Growing Herbs Guide

Growing Chamomile

Growing Chamomile – All you need to know

Do you want a complete guide for growing Chamomile? Read till last for all the details.

Chamomile is an ancient European herb that belongs to the daisy family. It offers calming effects for several illnesses, including inflammation, fever, and stomach issues.


Chamomile also serves as a great companion plant. You can grow them around fruit trees (like apple trees) to prevent any fungal infections. It attracts beneficial insects/pollinators like hoverflies, ladybugs, and honey bees and wards off unwanted pests.

With all these benefits, let’s learn how you can grow Chamomile in your garden:

Things Required for Chamomile Planting

growing chamomile
Growing chamomile

Chamomile is a herbaceous annual plant that sprouts from seeds. So, to get the best out of the plant, make sure to provide them with the following growing conditions:

Sun Exposure: Full sun to partial shade

Soil type: Well-drained

Soil pH: Neutral

Bloom time: Summer

Plant spacing: 8-10 inches (plant), 18 inches (row)

Planting season: Spring

Water: Low requirement, once a week

Pruning: The plant needs to be pruned for winter

Transplanting: As Chamomile isn’t frost-tolerant, you should transplant it after the final frost date

Others: Herb growing accessories


Soil Requirements for Chamomile Planting

Chamomile requires rich and organic soil to flower well. It thrives at a pH of 5.6 to 7.5 (neutral).

The herb can be cultivated in different types of soils, except for the ones with a light texture and low water holding capacity. Although they can survive in poor mixtures, the stems tend to get floppy in such conditions. A good choice of soil for Chamomile is sandy loam.

How to Grow Chamomile?

Chamomile can be grown both indoors in window herb gardens and outdoors. You can grow them either through seeds or cuttings.

Select where and how you want to grow Chamomile and follow the below steps:


Growing Chamomile from Seeds

Start by keeping your Chamomile seeds and potting soil handy.

Take a container and fill a space of about ½ to ⅔ with the moist and pre-wetted potting soil. Plant the chamomile seeds about ½ inches deep. Make sure that the seeds are lightly covered with the soil.

Water the plant (lightly) to dampen the soil. Also, keep the seeds under adequate sunlight and check the soil for moisture. 


Growing Chamomile in Pots

chamomile in a pot
Chamomile in a pot

Choose a pot with multiple holes on the surface for good drainage (spaced about 2-3 inches apart). Next, prepare the potting mix with sandy loam and well-drained soil.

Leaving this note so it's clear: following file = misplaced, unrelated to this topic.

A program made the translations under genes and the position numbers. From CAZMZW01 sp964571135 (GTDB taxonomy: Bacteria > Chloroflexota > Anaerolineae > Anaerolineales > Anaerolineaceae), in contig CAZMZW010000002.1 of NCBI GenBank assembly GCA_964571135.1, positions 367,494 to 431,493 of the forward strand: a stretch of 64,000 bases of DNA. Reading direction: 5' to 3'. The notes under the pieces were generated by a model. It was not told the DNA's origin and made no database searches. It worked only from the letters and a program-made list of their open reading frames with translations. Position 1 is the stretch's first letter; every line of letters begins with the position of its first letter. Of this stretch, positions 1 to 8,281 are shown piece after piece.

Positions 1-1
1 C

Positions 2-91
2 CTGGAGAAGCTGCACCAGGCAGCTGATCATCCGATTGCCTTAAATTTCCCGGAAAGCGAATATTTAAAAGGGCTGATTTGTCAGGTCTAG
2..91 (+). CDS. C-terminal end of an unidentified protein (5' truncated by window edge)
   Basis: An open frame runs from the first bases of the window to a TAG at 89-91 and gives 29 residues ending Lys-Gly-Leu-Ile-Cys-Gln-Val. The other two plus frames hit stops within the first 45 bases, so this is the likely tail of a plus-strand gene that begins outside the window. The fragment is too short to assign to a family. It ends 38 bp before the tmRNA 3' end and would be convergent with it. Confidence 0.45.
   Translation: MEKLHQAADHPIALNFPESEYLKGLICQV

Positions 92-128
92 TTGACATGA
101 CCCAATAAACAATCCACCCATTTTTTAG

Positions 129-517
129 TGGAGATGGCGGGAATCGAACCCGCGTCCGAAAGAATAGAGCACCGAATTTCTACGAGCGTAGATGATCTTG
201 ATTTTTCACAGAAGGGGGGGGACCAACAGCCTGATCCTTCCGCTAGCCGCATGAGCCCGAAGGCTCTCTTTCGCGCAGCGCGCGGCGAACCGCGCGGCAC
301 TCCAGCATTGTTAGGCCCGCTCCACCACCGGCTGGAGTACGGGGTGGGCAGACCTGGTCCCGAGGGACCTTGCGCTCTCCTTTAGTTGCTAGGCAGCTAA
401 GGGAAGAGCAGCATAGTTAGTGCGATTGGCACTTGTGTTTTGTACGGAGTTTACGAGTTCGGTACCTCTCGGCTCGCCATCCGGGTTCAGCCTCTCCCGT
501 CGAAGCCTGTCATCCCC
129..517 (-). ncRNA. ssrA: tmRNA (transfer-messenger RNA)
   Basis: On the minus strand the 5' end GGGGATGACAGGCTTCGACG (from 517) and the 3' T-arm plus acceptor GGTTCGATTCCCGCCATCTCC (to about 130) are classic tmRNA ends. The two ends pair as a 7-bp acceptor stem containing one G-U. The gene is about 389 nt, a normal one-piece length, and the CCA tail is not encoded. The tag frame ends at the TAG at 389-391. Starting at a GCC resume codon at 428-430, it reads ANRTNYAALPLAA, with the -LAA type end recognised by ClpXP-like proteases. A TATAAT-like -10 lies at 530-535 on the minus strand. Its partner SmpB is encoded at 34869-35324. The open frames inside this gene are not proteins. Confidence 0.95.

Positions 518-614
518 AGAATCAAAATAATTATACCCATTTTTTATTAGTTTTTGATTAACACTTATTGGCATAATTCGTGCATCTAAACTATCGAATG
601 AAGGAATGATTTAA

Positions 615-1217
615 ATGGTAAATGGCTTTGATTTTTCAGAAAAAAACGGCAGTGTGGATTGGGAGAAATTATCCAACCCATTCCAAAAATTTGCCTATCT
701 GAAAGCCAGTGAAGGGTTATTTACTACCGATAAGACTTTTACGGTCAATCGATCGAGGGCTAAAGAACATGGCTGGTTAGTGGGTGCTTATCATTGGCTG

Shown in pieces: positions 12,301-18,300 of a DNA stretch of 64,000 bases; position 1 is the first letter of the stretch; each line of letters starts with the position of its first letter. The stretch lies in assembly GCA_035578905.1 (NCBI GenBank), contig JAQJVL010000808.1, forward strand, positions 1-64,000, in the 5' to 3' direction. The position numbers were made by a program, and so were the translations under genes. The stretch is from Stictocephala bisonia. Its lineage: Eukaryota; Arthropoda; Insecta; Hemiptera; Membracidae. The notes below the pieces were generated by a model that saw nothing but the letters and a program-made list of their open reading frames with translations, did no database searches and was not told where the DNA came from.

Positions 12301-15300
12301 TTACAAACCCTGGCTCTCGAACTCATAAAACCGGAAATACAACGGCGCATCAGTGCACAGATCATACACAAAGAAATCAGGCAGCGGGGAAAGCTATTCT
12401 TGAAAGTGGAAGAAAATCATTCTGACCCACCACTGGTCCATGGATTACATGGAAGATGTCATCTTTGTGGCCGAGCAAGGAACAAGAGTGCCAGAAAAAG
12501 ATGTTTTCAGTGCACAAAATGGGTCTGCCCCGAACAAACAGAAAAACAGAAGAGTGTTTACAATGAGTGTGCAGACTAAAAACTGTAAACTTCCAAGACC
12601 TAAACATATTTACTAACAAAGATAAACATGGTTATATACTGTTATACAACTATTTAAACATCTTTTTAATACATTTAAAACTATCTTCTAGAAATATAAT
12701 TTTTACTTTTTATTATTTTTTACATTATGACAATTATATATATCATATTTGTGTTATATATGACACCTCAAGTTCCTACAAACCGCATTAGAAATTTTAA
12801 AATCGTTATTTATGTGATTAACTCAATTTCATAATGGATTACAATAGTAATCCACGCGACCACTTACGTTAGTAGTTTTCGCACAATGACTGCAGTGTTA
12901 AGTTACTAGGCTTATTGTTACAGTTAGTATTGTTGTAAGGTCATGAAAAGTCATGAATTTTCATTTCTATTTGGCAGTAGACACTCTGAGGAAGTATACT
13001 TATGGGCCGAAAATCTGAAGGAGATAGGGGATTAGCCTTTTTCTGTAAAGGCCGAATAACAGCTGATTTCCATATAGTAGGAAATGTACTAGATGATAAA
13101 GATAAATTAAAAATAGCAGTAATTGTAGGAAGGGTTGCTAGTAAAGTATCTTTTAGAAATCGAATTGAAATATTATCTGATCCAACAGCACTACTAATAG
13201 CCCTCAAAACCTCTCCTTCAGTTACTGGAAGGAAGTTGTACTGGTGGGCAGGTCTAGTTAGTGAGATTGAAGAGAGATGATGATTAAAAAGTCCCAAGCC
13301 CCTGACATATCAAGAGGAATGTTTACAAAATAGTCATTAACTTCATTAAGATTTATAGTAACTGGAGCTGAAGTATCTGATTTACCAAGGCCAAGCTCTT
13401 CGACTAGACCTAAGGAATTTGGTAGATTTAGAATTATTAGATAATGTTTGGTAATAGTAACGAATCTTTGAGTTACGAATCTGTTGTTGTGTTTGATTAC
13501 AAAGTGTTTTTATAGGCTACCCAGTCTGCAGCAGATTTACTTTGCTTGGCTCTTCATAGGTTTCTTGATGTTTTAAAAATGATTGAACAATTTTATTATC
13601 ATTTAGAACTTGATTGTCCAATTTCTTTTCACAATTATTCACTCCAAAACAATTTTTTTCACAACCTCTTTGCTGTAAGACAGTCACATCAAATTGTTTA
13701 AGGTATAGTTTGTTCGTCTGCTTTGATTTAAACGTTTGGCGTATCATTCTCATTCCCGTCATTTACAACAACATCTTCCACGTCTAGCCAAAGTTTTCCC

Transfer the seedlings to the pot and fill it up. Make sure to water the plant after planting the seedlings.

To plant Chamomile seeds in pots, sprinkle them on the soil and press down lightly. Do not bury it entirely, as it requires some sunlight to grow well.


Growing Chamomile Indoors and Outdoors

For indoor Chamomiles, it’s recommended to keep the plant near a heating pad or radiator, especially during winters. That’s because it requires about 68 degrees Fahrenheit to germinate.

You can also place them in a south-ward facing window for better growth. The plants should be ready to be harvested for tea after 60-90 days.

chamomile tea
Chamomile tea

For outward Chamomile planting, you can directly sow the seeds or grow them through cuttings by snipping the stem under the soil. You can transplant the seed once it grows 2-3 inches tall with sets of true leaves.

Chamomile Companion Plants

Chamomile can be grown with several companion plants for mutual benefit. Gardeners and farmers often prefer growing fruit trees (like apples and peaches) for their antifungal properties. It protects fruit trees from fungal infections and keeps their health intact.

Chamomile can also be grown with basil, broccoli, and cauliflower. While basil gets good essential oil production, broccoli and celery get improved flavor with Chamomile. Cucumbers, on the other hand, benefit from the herb for its potential to attract insects like hoverflies and ladybugs.

Some other companion plants for Chamomile include:

  • Garlic
  • Onions
  • Beans
  • Bok Choy
  • Lavender
  • Roses
  • Potatoes
  • Zinnias
  • Snapdragon

Make sure not to plant Chamomile with carrots, parsley, and parsnips. They can attract pests that can destroy Chamomile. Similarly, keep mint away from Chamomile as Chamomile can affect the flavors and aroma of the plant.

How to Care and Maintain a Chamomile Plant?

To ensure a proper growth of Chamomile plant, you should take good care of it. Here are some tips to help you out:

  • Cut down infected, weak, or broken branches of the plant.
  • Keep the soil moist during summer and spring for prolonged flowering
  • Clean the perennial plants during autumn
  • If you are creating a new Chamomile lawn, do not walk on it for 12-13 weeks.
  • Remove weeds/perennial weeds before planting.

With the right maintenance, growing conditions, and care, your garden will bloom with Chamomiles herbs. We hope now you know everything about planting Chamomile.

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